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A birdsfoot trefoil is a perennial herbaceous plant native to areas of Eurasia and North Africa but also cultivated in America and Canada. These flowering plants are leafy legumes with slender, erect, or prostrate stems that bear small branches, oval leaves, and yellow-orange pea pod-like blossoms. There are roughly 25 different varieties of this plant, all of which are considered to be useful in a number of ways.
Given the large number of varieties, it is not surprising to find that these long-lived perennial plants can vary in height from 1.9 inches (5 cm) to 1.6 feet (or about 50 cm). The thin stems that make up the body of the birdsfoot trefoil burst forth from a deep taproot. Branches develop along these stems and can reach lengths of one foot (30 cm) to two feet (60 cm). The medium-green leaves are oval-shaped, pointed at the tips, and bear many lobes.
Two of the most noticeable features of the birdsfoot trefoil are the bright flowers and seed pods. The blossoms, which bloom from late spring to late summer, were once called “butter and eggs,” as a reference to the distinct, yellow-orange hue of the their petals. Giving this plant its unusual name, the cylindrical seed pods are attached at distinct right angles to each other. This growth pattern is said to give the plant the appearance of a bird's foot. Initially green, these seed pods turn tan or brown once fully mature.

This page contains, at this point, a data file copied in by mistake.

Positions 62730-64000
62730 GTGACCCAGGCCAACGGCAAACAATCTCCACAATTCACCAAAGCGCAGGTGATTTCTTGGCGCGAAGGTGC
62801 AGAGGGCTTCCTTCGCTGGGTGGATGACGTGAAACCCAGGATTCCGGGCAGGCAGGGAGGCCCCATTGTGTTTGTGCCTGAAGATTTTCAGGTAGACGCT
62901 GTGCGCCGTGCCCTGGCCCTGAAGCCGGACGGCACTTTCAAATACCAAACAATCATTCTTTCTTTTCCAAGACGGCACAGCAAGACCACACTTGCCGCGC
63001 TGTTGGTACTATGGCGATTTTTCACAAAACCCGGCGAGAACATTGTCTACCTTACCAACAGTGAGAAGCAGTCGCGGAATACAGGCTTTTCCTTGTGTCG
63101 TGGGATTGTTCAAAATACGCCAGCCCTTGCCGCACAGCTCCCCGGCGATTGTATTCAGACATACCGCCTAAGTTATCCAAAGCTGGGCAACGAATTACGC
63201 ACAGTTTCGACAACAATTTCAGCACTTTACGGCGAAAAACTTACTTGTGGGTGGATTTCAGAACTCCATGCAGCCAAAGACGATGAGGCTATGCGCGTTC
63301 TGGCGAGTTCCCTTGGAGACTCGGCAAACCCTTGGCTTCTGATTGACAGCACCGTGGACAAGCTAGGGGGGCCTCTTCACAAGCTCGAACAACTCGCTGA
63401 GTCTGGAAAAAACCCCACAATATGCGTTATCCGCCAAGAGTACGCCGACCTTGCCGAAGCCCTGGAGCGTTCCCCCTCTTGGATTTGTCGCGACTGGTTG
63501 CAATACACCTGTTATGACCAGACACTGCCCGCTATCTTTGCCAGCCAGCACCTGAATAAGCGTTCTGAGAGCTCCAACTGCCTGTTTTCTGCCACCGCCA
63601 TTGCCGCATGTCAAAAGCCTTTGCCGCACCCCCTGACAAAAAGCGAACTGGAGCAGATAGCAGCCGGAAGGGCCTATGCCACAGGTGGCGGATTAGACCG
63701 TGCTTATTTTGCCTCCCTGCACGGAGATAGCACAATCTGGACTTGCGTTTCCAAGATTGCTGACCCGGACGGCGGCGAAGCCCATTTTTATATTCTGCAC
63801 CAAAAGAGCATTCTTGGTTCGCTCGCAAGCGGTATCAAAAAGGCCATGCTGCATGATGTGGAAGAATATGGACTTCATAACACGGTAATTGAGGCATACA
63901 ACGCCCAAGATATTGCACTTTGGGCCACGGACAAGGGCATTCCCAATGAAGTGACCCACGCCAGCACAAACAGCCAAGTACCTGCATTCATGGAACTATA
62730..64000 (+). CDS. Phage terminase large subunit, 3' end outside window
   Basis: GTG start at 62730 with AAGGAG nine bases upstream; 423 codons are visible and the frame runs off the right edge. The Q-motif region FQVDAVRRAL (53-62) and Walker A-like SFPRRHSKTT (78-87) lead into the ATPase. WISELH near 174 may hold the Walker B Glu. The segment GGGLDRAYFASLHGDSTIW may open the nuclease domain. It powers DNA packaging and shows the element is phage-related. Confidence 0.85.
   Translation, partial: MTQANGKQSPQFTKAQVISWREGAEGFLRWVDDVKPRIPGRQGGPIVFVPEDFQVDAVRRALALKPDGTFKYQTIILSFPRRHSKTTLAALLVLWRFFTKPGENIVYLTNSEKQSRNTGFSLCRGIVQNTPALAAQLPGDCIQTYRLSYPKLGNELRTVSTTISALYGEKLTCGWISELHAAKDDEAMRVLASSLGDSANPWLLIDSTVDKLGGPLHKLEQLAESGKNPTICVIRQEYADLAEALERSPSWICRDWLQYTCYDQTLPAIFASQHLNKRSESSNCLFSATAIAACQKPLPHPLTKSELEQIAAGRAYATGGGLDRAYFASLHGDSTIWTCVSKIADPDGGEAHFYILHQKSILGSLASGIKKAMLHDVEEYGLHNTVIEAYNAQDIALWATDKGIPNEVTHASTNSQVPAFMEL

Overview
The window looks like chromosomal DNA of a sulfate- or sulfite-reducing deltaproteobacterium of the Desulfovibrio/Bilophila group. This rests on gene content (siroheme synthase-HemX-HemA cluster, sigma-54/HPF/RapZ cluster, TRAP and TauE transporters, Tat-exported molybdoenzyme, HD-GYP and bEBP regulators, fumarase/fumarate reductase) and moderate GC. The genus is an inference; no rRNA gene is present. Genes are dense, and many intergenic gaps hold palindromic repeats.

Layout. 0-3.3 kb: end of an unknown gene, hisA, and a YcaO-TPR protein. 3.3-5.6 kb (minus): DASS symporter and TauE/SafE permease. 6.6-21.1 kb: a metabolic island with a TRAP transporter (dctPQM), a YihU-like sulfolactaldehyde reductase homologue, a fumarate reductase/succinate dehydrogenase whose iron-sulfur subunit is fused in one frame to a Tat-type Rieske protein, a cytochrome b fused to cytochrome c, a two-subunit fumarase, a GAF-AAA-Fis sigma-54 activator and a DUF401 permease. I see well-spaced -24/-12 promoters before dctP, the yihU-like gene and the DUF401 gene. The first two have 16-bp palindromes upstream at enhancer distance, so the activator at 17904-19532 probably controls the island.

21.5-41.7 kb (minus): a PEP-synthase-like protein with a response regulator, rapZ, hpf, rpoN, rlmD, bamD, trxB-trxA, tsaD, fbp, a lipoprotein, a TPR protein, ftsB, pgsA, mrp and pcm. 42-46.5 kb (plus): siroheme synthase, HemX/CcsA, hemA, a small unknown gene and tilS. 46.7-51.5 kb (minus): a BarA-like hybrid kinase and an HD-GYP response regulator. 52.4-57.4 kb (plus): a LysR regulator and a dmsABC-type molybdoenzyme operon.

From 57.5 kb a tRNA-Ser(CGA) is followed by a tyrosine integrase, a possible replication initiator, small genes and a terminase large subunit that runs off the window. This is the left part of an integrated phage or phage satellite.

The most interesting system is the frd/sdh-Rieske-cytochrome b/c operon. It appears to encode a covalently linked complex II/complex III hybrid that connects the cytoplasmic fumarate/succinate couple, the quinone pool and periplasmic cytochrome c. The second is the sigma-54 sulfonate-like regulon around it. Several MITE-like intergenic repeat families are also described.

Although the exact origin of the birdsfoot trefoil is not fully known, it was first noted in northern Europe during 1597. Despite this, actual cultivation of this plant was not recorded until around 1900. Though many believe this perennial was first introduced into North America in the 1700s, it was not recognized until 1934. Since then, it has become a valuable plant widely cultivated for a number of purposes.
Predominantly used for livestock, the birdsfoot trefoil is often used in a number of different animal feeds, as it continues to grow when other cool-weather grasses go dormant and it does not cause bloat, like other legume plants. Additionally, these plants can be used for garden ornamentation or to aid in preventing water and wind erosion. Wild animals may also find these plants useful, as many types have a low-growing habit, which may be used to provide shelter and food to many wildlife species.
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